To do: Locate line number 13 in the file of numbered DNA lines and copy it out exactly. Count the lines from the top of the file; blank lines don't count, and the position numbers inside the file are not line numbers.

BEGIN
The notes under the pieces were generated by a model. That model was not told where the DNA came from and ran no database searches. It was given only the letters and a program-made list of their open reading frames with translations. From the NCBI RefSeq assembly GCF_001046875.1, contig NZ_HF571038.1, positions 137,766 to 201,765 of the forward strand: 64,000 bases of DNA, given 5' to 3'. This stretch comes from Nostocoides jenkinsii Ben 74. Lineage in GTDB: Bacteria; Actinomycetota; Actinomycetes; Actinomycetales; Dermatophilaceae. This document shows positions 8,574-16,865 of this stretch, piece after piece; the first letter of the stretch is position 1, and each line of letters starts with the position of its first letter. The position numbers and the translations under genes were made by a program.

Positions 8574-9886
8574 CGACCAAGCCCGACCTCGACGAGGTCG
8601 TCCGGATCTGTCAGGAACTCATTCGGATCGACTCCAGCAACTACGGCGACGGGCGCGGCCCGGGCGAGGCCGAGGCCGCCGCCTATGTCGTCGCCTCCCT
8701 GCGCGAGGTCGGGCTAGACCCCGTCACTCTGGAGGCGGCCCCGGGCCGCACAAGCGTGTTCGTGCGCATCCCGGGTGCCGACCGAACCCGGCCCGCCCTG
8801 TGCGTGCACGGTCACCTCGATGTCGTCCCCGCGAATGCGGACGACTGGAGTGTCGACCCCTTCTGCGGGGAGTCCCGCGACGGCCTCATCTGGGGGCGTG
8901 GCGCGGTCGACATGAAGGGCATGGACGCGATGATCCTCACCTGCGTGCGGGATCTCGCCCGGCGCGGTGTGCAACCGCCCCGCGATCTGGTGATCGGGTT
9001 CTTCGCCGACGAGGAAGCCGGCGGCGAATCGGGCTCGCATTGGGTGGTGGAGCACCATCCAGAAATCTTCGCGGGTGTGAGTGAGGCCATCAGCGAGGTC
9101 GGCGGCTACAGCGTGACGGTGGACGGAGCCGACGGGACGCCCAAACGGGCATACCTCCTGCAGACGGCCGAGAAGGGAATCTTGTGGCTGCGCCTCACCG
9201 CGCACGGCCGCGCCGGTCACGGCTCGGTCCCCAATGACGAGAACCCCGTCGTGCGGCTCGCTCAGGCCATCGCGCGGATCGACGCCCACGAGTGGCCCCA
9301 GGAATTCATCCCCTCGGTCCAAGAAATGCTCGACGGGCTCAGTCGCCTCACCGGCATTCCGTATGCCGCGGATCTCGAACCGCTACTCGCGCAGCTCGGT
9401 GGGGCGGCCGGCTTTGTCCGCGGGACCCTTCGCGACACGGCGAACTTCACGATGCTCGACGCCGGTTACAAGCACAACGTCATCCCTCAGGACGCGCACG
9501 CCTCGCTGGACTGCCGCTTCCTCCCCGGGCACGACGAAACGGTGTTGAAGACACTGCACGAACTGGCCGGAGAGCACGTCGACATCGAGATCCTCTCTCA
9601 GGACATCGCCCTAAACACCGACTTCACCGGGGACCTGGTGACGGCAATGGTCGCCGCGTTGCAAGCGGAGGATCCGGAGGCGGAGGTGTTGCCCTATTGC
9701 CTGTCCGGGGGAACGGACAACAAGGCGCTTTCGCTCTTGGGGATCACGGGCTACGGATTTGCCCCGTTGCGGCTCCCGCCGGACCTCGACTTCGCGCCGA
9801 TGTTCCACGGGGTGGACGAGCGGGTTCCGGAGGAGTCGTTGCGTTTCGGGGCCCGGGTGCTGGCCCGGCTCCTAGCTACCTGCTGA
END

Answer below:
9501 CCTCGCTGGACTGCCGCTTCCTCCCCGGGCACGACGAAACGGTGTTGAAGACACTGCACGAACTGGCCGGAGAGCACGTCGACATCGAGATCCTCTCTCA